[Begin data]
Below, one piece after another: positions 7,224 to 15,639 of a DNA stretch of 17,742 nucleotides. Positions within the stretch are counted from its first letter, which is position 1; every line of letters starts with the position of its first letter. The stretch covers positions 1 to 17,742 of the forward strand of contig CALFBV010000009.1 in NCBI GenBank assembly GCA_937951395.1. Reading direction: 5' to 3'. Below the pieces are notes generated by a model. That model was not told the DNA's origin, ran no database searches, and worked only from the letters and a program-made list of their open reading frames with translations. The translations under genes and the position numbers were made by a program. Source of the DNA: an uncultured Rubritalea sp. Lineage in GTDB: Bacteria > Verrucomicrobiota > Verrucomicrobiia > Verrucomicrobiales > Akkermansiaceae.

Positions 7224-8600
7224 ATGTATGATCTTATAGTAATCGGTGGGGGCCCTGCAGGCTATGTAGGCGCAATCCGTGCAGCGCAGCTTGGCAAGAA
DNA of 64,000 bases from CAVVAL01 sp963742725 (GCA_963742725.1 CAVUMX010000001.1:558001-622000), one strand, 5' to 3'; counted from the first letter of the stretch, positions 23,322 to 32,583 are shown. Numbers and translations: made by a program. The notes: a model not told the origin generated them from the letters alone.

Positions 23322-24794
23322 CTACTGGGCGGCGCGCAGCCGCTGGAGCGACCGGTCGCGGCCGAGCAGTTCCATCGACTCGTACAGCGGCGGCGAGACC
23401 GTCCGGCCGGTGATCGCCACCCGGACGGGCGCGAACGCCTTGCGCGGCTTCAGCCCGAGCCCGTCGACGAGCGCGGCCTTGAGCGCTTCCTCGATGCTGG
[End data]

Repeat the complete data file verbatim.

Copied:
Below, one piece after another: positions 7,224 to 15,639 of a DNA stretch of 17,742 nucleotides. Positions within the stretch are counted from its first letter, which is position 1; every line of letters starts with the position of its first letter. The stretch covers positions 1 to 17,742 of the forward strand of contig CALFBV010000009.1 in NCBI GenBank assembly GCA_937951395.1. Reading direction: 5' to 3'. Below the pieces are notes generated by a model. That model was not told the DNA's origin, ran no database searches, and worked only from the letters and a program-made list of their open reading frames with translations. The translations under genes and the position numbers were made by a program. Source of the DNA: an uncultured Rubritalea sp. Lineage in GTDB: Bacteria > Verrucomicrobiota > Verrucomicrobiia > Verrucomicrobiales > Akkermansiaceae.

Positions 7224-8600
7224 ATGTATGATCTTATAGTAATCGGTGGGGGCCCTGCAGGCTATGTAGGCGCAATCCGTGCAGCGCAGCTTGGCAAGAA
DNA of 64,000 bases from CAVVAL01 sp963742725 (GCA_963742725.1 CAVUMX010000001.1:558001-622000), one strand, 5' to 3'; counted from the first letter of the stretch, positions 23,322 to 32,583 are shown. Numbers and translations: made by a program. The notes: a model not told the origin generated them from the letters alone.

Positions 23322-24794
23322 CTACTGGGCGGCGCGCAGCCGCTGGAGCGACCGGTCGCGGCCGAGCAGTTCCATCGACTCGTACAGCGGCGGCGAGACC
23401 GTCCGGCCGGTGATCGCCACCCGGACGGGCGCGAACGCCTTGCGCGGCTTCAGCCCGAGCCCGTCGACGAGCGCGGCCTTGAGCGCTTCCTCGATGCTGG